Error diagnosis frameworks are redesigns of the tools of analysis (heuristics, diagrams, etc.) which potentially limit where and how clinicians look to evaluate the causes of adverse events.
One popular tool adopted from a manufacturing model developed in the 1960s is the fishbone diagram used for determining root causes. Adapted from manufacturing — is it suitable? Is it too reductive? Do such tools hide/crowd out complexity? Is root cause even an adequate framing to understand what could be relevant to an adverse event? Sixty years on, this tool and others like it may present an opportunity for redesign that embraces the complexity of decision-making, includes a consideration of bias and equity that’s currently left out of consideration in analysis.
To successfully yield new insights, this project will have to take input from a wide range of stakeholders and community members, including voices from outside the traditional areas of consideration and centering the knowledge and experience of patients.
To achieve greatest impact CfC will design an applied research process, gathering those inputs and synthesizing those learnings to identify relevant research questions, and designing processes to:
- develop interventions which would seek to shift mindsets and courses of action within the delivery of care
- test the efficacy of our interventions through piloting at various sites and;
- achieve and promote learnings and additional interventions that could reduce adverse outcomes and advance health equity at and beyond the prototyping sites.
21st Century M&Ms require breaking free from a problem solving cycle that is trapped in traditions that no longer serve medical practitioners nor the purpose for which M&Ms were created: to review and learn in order to reduce adverse outcomes.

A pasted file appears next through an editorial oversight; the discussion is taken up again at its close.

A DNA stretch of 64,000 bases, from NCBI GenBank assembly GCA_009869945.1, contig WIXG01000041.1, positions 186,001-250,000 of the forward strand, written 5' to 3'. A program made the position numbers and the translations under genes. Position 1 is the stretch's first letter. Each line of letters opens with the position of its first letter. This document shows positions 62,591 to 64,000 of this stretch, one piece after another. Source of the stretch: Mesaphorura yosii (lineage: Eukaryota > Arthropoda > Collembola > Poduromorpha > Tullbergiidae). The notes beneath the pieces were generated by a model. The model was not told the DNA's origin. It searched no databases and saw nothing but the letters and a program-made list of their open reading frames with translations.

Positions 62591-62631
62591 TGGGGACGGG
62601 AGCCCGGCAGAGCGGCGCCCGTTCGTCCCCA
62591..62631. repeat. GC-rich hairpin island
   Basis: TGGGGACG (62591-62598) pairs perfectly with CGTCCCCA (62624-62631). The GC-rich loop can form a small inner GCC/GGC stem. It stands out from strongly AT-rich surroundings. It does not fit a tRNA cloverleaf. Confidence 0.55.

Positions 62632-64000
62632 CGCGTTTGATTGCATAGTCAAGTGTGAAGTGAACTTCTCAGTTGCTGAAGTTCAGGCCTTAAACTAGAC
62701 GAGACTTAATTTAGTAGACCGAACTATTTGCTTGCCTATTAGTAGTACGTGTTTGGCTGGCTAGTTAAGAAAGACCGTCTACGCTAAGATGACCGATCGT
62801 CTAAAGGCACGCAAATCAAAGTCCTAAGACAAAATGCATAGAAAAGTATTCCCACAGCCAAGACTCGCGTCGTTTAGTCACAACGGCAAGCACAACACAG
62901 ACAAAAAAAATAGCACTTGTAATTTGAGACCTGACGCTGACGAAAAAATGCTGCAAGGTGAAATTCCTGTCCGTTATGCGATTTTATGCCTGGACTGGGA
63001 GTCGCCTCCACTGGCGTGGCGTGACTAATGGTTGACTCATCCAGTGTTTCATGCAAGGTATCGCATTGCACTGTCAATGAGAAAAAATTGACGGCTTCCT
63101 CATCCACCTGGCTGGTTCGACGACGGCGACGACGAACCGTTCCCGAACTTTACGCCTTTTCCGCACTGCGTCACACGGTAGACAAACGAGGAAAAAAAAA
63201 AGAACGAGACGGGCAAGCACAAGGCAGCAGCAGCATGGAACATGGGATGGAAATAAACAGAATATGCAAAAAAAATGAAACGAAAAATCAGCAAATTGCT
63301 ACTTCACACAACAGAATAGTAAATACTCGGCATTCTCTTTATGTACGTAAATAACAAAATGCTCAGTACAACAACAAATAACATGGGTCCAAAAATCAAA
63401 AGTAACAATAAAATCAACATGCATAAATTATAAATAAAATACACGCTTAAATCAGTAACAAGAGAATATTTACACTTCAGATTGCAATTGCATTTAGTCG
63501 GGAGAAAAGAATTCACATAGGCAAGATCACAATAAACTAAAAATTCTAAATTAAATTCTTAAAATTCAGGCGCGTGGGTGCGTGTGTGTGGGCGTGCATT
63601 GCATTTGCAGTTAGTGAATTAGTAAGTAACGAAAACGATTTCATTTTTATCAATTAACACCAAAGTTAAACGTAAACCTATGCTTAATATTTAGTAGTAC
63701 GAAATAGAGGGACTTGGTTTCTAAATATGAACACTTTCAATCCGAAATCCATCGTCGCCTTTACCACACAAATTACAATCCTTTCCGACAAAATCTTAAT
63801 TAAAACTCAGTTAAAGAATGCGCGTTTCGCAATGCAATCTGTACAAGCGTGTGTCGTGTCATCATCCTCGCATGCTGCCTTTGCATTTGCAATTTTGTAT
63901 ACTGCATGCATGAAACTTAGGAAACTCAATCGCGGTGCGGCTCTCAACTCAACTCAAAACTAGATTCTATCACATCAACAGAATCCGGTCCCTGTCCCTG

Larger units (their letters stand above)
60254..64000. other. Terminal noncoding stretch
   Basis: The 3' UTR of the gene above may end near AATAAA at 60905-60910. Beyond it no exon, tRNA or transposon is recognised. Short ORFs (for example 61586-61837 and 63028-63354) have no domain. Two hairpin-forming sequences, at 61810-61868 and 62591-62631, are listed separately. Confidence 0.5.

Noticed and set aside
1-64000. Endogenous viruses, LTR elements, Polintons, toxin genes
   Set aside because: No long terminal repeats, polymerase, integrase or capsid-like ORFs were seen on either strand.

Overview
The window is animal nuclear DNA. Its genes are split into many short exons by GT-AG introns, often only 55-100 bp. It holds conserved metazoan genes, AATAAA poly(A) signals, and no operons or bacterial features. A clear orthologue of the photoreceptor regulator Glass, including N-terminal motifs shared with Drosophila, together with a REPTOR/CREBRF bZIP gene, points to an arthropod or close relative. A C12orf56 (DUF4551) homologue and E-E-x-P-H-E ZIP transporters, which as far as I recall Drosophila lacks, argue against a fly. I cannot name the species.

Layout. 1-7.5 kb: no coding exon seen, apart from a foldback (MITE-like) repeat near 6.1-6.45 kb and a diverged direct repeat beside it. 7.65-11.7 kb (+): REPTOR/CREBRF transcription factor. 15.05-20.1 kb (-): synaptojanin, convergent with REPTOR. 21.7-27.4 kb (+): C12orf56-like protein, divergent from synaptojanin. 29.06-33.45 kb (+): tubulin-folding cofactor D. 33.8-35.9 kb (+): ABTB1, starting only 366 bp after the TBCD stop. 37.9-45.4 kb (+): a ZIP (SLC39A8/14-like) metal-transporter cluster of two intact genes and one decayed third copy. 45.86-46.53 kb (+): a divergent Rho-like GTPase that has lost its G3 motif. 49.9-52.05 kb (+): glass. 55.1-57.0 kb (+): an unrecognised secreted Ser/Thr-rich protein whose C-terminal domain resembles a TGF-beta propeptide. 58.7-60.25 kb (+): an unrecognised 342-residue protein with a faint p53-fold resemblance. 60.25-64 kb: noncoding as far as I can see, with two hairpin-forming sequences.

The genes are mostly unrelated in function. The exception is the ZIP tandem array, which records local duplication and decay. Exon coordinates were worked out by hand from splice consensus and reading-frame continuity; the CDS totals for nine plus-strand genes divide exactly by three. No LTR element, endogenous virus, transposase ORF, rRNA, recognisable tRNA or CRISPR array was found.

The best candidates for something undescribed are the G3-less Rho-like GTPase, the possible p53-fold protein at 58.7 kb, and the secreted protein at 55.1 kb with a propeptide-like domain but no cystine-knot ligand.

It requires breaking free from the limits of its history and past practice.
Taking inspiration from Adrienne Marie Brown, we need to apply imagination to break free from systems that trap us in other peoples’ imaginations in order to achieve equity and improve health outcomes.
We’re grateful to all of you.
We intend to carry this work forward and hope to activate future collaborators from among this amazing community.
Oh an there’s an appendix if you’re interested
CfC’s first project in the spring into summer of 2018 was developing and facilitating the pedagogy for a 7 week project-based learning studio designed to equip professionals from all backgrounds and disciplines with the mindsets and practices for working effectively in environments where complexity and uncertainty are the norm. What follows are a few artifacts of the planning process for structuring the learning. They are not at all intended to be comprehensive, but offer a glimpse into the thinking that made the summer possible. The cohort of 24 professionals from Infosys that summer included technologists, data scientists, engineers, creative practitioners, managers. Over 7 weeks, the core project-based brief for teams was designing the future of human and societal wellbeing for a digital age.
As part of our ongoing efforts in Nuclear Security, the Center for Complexity in collaboration with our partners the Nuclear Threat Initiative and NSquare, have been working on an audacious project to end the nuclear weapons century – Horizon 2045.
In August 2020, the consortium launched an ambitious, original phase of work designed to ground our long-term work in rigorous research and data. This first phase of work produced powerful insights into the past, present, and future, pointing us toward projects and interventions that can challenge deterrence theory and move us toward demonstrable impact. That culminated in our first release of the Horizon 2045 Theory of Change, in November 2021.